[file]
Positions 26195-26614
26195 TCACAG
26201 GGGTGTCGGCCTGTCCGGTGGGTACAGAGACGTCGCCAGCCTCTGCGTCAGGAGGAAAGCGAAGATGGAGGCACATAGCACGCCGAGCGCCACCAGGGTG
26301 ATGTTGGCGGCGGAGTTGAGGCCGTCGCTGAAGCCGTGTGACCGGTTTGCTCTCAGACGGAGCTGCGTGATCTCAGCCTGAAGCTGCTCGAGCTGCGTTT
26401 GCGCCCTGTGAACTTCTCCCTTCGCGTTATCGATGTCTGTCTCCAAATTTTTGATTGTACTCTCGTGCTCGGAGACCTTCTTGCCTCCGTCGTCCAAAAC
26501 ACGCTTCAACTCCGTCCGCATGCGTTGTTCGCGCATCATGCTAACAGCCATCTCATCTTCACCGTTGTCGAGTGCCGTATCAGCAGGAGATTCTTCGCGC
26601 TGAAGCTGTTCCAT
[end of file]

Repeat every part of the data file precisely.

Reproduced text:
Positions 26195-26614
26195 TCACAG
26201 GGGTGTCGGCCTGTCCGGTGGGTACAGAGACGTCGCCAGCCTCTGCGTCAGGAGGAAAGCGAAGATGGAGGCACATAGCACGCCGAGCGCCACCAGGGTG
26301 ATGTTGGCGGCGGAGTTGAGGCCGTCGCTGAAGCCGTGTGACCGGTTTGCTCTCAGACGGAGCTGCGTGATCTCAGCCTGAAGCTGCTCGAGCTGCGTTT
26401 GCGCCCTGTGAACTTCTCCCTTCGCGTTATCGATGTCTGTCTCCAAATTTTTGATTGTACTCTCGTGCTCGGAGACCTTCTTGCCTCCGTCGTCCAAAAC
26501 ACGCTTCAACTCCGTCCGCATGCGTTGTTCGCGCATCATGCTAACAGCCATCTCATCTTCACCGTTGTCGAGTGCCGTATCAGCAGGAGATTCTTCGCGC
26601 TGAAGCTGTTCCAT